How to achieve cell division in animal cell-like systems




Image credit: SCIXEL, BaSyC

Because of its complexity, cell division remains difficult for scientists to reconstruct. A research team from the Kavli Institute of Delft University of Technology, involved in the BaSyC (Building a Synthetic Cell) research program, analyzed the various works on cell division. Since the process differs depending on the cell type, the team focused on the division of animal cell-like systems. They published a roadmap, a strategic plan in ACS Publications with the main steps and requirements to achieve the division of an artificial cell. Let’s review what the researchers need to do and some of the strategies they employ.

Whether it’s to unravel the mysteries of life or to develop a nature-inspired technology for a specific application, many researchers around the world are trying to build cells from scratch and replicate some of their functionality, such as the ability to produce energy, communicate and divide. But although cells are the building blocks of life, they are incredibly complex and far from being understood.

Consider the mechanism of cell division. Not even the full division, just the pinching of the cell in the middle and forget about the last cut which is controlled by a separate system. Professor Gijsje Koenderink and her team have analyzed numerous research studies on this topic and highlighted the main conditions required to trigger cell division in animal cell-like systems.

The main conditions to trigger cell division in animal cell-like systems

  1. Crosslinked actin filaments in a giant unilamellar vesicle (GUV). Credits: Marcos Arribas Perez

    A cell must have a machinery, maintained and regulated, that can deform its shape. In animal cells deformation is done by actomyosin networks. These networks are composed mainly of two complex molecules, a protein called myosin, which holds and pulls on actin, a filamentous protein. To avoid running out of actin during deformation, cells maintain and regulate their actin cortex, the layer of actin filaments just underneath the plasma membrane.
    Actin and myosin are intimately connected and need each other to create the deformation of the cell. Synthetic cell researchers make extensive use of this network, but while each protein is well understood, how they must work together to deform the cell remains unclear.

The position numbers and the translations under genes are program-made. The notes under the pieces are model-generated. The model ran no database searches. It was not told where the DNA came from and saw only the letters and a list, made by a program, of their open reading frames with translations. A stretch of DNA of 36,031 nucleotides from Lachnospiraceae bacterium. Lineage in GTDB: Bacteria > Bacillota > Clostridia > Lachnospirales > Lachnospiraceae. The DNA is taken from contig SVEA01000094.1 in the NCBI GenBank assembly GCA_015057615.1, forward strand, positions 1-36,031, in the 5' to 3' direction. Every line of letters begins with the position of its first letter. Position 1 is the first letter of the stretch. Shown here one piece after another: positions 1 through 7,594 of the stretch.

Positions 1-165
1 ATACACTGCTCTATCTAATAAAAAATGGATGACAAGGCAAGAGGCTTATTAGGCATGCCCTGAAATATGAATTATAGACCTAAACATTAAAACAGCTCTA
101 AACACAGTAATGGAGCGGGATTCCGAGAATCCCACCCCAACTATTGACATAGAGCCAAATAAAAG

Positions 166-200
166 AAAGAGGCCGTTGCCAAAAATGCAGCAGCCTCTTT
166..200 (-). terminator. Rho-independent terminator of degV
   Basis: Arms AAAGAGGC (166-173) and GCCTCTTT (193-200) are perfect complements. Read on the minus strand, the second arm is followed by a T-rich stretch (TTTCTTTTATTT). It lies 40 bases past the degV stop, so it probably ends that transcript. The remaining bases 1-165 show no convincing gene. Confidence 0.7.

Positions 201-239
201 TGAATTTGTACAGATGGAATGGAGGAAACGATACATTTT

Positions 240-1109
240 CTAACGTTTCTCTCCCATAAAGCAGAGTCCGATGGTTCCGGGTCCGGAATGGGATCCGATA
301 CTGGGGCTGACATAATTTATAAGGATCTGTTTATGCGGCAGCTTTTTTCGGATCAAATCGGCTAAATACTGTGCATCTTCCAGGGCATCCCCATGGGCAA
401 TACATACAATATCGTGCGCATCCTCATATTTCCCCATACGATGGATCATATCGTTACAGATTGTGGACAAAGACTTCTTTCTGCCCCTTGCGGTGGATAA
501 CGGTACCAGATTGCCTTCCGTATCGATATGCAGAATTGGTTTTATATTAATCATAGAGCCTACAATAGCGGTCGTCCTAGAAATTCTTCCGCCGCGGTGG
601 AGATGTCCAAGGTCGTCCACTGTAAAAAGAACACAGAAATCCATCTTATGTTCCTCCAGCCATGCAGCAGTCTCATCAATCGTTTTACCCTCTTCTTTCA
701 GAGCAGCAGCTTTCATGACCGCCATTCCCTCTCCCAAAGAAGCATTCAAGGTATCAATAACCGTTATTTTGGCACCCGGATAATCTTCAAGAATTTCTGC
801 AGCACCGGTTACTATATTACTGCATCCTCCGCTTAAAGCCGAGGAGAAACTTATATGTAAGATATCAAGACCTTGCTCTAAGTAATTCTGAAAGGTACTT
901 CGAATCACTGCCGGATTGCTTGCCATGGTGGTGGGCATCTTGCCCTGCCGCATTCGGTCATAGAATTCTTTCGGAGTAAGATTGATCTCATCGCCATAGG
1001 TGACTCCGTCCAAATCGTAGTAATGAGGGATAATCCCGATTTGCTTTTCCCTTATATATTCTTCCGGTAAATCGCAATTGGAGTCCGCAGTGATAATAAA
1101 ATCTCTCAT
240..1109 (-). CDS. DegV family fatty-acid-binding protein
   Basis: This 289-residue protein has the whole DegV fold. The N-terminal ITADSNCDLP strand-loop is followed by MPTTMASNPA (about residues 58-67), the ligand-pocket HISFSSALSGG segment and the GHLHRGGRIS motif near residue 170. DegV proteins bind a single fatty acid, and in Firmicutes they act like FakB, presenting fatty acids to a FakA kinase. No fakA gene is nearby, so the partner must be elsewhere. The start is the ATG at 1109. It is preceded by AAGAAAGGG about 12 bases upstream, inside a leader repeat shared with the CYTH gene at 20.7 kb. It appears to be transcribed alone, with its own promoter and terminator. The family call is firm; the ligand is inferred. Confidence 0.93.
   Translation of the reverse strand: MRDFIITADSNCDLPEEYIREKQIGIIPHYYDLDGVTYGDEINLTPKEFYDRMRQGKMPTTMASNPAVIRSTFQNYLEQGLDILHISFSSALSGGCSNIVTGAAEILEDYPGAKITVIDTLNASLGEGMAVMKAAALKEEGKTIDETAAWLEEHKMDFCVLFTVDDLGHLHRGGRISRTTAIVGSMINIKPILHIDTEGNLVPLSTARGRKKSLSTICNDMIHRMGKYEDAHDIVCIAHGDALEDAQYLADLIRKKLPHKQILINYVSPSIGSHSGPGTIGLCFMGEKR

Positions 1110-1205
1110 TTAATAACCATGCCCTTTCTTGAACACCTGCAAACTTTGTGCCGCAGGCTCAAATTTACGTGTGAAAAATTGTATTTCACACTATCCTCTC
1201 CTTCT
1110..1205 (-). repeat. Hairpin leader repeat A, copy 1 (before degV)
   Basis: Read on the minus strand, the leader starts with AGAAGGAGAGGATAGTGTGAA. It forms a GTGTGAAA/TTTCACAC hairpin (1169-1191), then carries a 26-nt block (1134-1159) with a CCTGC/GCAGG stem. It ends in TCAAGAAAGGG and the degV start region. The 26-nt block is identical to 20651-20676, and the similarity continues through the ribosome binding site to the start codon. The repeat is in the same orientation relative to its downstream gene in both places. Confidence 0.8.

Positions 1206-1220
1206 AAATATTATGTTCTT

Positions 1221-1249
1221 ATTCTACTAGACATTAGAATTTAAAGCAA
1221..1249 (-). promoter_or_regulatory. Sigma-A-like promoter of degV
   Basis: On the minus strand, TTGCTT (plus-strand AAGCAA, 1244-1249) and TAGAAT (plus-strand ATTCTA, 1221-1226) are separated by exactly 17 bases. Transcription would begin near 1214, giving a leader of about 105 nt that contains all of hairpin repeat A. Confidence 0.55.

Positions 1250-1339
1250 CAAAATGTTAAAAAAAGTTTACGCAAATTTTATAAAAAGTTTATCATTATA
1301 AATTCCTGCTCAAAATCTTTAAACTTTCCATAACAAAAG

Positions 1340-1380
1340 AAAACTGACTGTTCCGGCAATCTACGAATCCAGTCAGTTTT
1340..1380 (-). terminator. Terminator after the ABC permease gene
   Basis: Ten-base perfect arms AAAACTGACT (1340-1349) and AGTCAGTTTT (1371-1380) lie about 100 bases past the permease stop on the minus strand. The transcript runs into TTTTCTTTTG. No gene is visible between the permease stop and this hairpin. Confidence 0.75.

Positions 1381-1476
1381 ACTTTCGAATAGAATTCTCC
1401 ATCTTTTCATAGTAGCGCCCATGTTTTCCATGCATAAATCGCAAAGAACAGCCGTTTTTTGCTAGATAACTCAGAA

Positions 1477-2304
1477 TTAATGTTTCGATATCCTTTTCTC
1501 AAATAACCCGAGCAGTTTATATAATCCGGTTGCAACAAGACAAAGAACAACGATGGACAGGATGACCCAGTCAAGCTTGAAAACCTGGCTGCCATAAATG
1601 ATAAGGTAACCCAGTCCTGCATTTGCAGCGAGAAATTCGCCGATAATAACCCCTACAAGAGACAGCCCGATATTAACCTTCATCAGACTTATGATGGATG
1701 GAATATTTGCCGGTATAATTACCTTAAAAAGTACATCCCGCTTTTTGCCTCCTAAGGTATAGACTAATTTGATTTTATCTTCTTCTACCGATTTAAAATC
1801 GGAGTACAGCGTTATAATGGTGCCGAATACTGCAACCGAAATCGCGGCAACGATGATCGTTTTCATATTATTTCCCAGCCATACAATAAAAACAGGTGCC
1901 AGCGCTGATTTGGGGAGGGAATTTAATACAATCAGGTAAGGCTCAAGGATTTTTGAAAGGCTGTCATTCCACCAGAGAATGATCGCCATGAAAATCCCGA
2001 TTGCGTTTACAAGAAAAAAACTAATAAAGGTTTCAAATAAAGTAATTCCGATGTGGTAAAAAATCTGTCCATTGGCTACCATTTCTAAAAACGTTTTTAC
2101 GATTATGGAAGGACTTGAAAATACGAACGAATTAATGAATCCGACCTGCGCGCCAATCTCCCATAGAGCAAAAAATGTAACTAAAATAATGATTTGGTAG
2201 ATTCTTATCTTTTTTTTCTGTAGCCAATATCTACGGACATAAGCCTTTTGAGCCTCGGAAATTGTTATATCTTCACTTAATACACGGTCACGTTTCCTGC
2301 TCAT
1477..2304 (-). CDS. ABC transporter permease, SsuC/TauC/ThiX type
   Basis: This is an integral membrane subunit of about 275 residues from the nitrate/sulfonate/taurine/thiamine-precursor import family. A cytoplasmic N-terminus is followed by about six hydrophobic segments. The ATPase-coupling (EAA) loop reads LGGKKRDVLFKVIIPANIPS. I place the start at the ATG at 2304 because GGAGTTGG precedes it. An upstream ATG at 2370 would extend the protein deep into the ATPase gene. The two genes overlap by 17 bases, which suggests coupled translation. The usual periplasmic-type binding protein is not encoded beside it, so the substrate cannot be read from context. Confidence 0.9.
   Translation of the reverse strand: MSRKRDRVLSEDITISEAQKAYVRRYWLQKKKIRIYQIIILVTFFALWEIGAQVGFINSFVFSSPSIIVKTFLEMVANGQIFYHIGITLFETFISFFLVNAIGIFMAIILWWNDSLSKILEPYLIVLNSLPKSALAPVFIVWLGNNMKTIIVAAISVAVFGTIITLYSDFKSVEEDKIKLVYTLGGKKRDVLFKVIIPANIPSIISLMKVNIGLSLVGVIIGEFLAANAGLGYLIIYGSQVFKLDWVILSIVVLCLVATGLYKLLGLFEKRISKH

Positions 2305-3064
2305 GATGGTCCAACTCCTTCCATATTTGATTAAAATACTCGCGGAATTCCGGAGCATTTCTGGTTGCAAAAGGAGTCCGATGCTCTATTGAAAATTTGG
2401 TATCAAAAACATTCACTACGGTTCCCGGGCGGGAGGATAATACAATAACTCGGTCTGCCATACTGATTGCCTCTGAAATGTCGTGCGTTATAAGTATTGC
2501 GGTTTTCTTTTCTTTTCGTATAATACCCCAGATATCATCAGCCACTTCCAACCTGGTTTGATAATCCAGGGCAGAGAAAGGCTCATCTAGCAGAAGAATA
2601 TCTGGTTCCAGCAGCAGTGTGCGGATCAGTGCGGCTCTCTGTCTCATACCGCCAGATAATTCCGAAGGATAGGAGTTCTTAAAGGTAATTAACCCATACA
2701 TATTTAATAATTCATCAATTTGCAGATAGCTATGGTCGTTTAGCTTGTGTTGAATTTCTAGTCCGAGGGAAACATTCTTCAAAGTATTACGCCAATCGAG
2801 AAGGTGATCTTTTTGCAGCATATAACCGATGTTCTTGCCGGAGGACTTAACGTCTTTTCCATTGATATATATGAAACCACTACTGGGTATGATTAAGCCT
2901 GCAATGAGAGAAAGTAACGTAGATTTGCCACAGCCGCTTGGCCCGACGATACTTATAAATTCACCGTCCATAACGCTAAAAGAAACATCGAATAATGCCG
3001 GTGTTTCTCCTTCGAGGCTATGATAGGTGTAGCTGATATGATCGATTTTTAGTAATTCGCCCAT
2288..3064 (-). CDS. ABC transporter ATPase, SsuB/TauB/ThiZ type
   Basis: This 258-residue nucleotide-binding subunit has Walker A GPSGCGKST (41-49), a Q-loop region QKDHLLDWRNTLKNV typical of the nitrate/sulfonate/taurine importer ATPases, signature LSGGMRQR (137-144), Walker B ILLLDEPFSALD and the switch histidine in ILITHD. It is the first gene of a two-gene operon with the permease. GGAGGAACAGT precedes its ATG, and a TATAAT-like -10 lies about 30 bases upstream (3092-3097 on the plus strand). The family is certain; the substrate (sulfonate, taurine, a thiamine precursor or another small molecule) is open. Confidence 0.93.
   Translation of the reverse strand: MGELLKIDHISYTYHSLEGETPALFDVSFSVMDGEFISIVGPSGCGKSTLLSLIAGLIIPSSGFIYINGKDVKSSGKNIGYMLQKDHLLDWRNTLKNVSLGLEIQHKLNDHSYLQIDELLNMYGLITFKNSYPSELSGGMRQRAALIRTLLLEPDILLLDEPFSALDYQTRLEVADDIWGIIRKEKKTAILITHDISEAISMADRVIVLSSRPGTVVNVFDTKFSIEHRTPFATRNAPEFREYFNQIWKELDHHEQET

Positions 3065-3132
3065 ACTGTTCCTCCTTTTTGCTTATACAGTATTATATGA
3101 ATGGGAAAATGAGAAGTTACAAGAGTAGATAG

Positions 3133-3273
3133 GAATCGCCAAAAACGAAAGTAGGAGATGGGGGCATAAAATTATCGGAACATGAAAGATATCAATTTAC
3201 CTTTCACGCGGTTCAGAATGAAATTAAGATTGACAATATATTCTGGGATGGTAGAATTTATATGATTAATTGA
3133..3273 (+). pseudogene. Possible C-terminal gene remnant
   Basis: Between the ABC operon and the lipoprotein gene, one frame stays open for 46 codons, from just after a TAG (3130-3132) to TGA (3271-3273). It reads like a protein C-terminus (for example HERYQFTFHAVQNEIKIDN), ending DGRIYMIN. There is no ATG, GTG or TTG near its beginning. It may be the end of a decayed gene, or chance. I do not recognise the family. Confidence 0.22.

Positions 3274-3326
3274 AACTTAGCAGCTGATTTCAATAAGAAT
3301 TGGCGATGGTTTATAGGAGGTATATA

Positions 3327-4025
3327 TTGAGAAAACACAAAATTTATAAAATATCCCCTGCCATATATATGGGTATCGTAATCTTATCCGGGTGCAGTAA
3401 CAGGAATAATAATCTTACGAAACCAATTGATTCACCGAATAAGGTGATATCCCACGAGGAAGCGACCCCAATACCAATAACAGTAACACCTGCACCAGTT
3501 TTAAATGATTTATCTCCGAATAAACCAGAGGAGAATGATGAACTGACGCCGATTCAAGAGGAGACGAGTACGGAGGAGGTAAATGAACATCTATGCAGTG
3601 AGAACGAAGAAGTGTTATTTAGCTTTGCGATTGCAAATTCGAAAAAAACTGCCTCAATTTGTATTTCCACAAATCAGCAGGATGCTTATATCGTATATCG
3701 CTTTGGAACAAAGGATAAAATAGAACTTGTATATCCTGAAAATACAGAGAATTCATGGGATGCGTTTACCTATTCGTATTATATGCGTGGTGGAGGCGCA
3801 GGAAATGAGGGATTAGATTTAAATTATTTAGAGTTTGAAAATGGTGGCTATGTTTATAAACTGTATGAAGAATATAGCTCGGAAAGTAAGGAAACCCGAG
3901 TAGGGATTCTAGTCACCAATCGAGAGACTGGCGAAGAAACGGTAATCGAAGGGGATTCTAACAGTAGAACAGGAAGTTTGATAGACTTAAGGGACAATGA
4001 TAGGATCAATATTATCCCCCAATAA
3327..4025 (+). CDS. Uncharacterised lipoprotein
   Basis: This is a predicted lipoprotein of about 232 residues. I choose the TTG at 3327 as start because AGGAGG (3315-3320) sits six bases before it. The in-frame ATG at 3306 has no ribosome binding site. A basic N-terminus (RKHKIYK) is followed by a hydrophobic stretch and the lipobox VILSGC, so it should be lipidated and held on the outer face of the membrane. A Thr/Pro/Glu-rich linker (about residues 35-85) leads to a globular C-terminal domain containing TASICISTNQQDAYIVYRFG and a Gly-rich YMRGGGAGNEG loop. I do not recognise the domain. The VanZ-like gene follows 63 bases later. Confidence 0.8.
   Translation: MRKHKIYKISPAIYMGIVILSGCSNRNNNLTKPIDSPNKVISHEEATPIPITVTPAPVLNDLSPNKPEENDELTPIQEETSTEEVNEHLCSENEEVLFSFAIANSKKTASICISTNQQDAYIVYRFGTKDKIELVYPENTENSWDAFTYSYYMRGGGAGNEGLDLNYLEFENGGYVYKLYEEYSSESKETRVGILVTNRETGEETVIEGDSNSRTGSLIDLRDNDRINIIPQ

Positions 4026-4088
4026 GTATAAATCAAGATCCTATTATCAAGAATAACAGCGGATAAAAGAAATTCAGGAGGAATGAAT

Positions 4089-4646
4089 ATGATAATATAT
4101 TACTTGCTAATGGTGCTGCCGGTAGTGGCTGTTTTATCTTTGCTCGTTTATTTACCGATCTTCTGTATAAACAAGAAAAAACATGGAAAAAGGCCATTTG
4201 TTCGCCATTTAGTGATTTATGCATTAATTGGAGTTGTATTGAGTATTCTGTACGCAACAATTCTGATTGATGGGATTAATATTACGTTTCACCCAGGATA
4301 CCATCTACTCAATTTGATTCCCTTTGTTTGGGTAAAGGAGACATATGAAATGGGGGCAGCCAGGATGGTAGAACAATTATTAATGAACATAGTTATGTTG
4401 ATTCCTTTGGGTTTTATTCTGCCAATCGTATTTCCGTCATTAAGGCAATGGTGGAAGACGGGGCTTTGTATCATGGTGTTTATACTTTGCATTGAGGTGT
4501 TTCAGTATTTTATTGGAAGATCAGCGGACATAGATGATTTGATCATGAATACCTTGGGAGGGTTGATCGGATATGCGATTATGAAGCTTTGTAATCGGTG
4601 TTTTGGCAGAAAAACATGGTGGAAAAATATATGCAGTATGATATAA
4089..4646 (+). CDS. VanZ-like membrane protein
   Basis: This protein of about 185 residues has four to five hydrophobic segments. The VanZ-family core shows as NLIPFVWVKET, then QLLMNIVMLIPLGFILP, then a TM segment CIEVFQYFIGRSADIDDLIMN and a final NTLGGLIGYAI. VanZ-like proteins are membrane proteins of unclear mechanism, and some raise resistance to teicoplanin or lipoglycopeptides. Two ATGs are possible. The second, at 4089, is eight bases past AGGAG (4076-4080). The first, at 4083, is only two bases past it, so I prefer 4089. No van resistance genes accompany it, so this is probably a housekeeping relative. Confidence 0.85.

2. The cell membrane must grow before division. It is a question of geometry. If you have a spherical cell and you want to divide it into two identical cells without losing volume, you need more surface membrane. Researchers have often overlooked this mechanism because it costs living cells little energy and is actually difficult to replicate. Some methods exist, such as membrane fusion, where researchers create pieces of membrane and fuse them into cells, but they are not yet ready for integration.
  3. A cell needs a mechanism that can break its symmetry. If you have a machinery that pulls on cells everywhere equally, it will eventually crush the cell. To concentrate contractile activity, the cells in our body use biochemical components to break their symmetry. However, this mechanism is difficult to reconstruct, so some researchers are developing another approach. They shine a laser on the artificial cell to activate contraction at a specific location.

Two possible scenarios for achieving synthetic cell division using actin filaments

With these requirements in mind, Professor Koenderink’s team identified two routes, two possible scenarios for achieving synthetic cell division using actin filaments. The Naturalistic Route, where researchers mimic the processes that occur in living cells, is complex but promises to build multifunctional, stable cells and help better understand how life works. The Engineering Route is more practical and attempts to find the simplest possible way to divide a cell. Of course, nothing is black and white and researchers actually use a mix of both approaches.

Routes to actin-based synthetic cell division. There are two main routes to achieve actin-driven division of a synthetic cell: by symmetry breaking of a reconstituted actin cortex, triggered by external or biochemical cues, which leads to self-enhanced furrow constriction (the “naturalistic” route, top), or by construction of a contractile actin-based ring at the cell equator (the “engineering” route, bottom). Yellow arrowheads indicate where contractile activity is concentrated. The final fission step is outside the scope of this review. ACS Synth. Biol. 2022, 11, 10, 3120-3133

The paper also highlights the importance of the interplay between the cell membrane and the actin cortex and recommends making the membrane an active player in cell division.

How close are we to successful synthetic cell division?

Dr. Lucia Baldauf, first author of the paper, and Dr. Marcos Arribas Perez of Koenderink’s lab, who shared their knowledge of cell division in preparation for this paper, both shared their optimism, but also the challenges.

Dr. Perez has seen “an acceleration over the past year,” but “it’s critical to be open and communicate the results better with other researchers.”

An argument shared by Lucia, who added that she would like “reporting standards to be more of a focus” so that the work can be shared properly. The community also needs “advances in the tools and methods for building, manipulating, and studying synthetic cells.”

Read more:
Actomyosin-Driven Division of a Synthetic Cell
Lucia Baldauf, Lennard van Buren, Federico Fanalista, and Gijsje Hendrika Koenderink
ACS Synthetic Biology 2022 11 (10), 3120-3133
DOI: 10.1021/acssynbio.2c00287

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